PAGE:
Photo © Jeff Goldberg/Esto

We always knew that our years of practice would eventually take us to Carnegie Hall.

In 2011, during its 120th anniversary season, Carnegie Hall began an organization-wide initiative to equip the Hall to better engage 21st-century audiences. In addition to the renovation of its facilities, commissions of new musical works, and the creation of the National Youth Orchestra of the USA, Carnegie Hall began a wide scale digitization of its archival materials, embarking on an exciting new chapter for the Archives.

The digitization initiative emerged as a result of a collection assessment completed by AVP in 2010. AVP’s assessment identified a need for upgraded infrastructure to improve the longevity of the Hall’s assets and enable expanded access for the staff and patrons, including digitized programs and performance documents, photographs, videos and born-digital content.

Carnegie Hall’s creation of new digital content and the arrival of digitized archival materials required the implementation of proactive management from the moment of creation to ensure proper use and preservation of the organization’s assets.

Carnegie Hall initiated a Digital Archives Project, contracting with AVP for the development of an enterprise-wide digital asset management and preservation infrastructure to achieve this business goal. The project had three primary goals: to preserve and digitize analog collections; to implement a central digital repository; and to establish digital preservation policies and best practices. With the implementation of Carnegie Hall’s digital repository, the intent was to deploy a solution that allows the institution to manage and utilize digital assets in support of its vision for the digital age—providing staff, students, researchers, and the general public with access to digital content in dynamic, new ways. AVP conducted discovery interviews and workshops with multiple stake holding departments within Carnegie Hall, focusing on the organization’s asset creation methods, data management practices, uses of digital materials, descriptive practices, and workflows for creation and reuse of digital materials. The assessment and analysis of Carnegie Hall’s operations and business goals resulted in a comprehensive set of functional requirements and use cases for an asset management system, which informed the vetting and selection of a digital asset management solution.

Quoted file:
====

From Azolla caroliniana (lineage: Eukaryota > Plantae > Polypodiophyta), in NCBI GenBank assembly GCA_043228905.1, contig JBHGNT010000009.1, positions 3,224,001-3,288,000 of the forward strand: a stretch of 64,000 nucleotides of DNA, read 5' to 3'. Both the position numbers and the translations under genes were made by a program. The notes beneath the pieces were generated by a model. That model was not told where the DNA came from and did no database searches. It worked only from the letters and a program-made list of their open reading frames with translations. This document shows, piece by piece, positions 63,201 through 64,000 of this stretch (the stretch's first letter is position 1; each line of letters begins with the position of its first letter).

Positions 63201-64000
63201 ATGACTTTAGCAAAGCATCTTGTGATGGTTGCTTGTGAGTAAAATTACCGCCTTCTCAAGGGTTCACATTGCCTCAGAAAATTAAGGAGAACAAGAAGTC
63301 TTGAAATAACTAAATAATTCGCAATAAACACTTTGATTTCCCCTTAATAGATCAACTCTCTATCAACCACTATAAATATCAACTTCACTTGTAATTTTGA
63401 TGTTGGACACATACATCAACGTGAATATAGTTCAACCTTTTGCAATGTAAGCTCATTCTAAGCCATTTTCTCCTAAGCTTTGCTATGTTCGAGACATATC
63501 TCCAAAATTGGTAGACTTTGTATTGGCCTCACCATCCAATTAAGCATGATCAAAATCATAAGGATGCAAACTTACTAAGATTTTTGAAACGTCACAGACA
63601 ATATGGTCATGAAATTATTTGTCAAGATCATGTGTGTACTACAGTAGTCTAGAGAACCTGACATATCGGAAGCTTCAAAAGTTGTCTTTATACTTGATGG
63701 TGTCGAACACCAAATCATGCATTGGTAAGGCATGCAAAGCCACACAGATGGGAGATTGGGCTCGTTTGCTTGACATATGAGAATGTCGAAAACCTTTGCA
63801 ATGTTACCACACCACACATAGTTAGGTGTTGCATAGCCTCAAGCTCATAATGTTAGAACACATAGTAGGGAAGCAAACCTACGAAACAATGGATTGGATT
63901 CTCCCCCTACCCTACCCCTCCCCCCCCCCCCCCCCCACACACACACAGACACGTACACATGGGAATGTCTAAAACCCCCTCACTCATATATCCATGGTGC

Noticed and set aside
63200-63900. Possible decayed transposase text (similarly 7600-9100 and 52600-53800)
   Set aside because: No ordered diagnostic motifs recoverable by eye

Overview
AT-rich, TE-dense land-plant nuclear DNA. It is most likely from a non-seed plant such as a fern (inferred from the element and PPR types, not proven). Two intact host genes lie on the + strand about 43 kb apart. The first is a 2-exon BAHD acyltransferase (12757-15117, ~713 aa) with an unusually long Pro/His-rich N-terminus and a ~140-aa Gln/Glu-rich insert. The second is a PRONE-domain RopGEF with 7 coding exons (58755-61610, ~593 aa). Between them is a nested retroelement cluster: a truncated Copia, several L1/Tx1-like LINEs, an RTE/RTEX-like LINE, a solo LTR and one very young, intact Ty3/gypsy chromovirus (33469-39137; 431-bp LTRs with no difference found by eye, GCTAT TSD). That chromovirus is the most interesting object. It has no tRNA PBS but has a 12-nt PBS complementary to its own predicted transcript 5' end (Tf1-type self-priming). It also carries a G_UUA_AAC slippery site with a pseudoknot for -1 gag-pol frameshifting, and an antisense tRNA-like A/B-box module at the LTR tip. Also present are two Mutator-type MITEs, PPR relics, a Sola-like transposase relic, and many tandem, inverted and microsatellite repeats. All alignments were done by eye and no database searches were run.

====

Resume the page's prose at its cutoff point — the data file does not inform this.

In addition to this we have consulted on prospective storage solutions to support preservation and access storage of born-digital and digitized assets, led a team of staff members in the development of an enterprise-wide taxonomy, and guided the configuration and implementation of the system according to the requirements and use cases defined in the discovery and assessment initiative.

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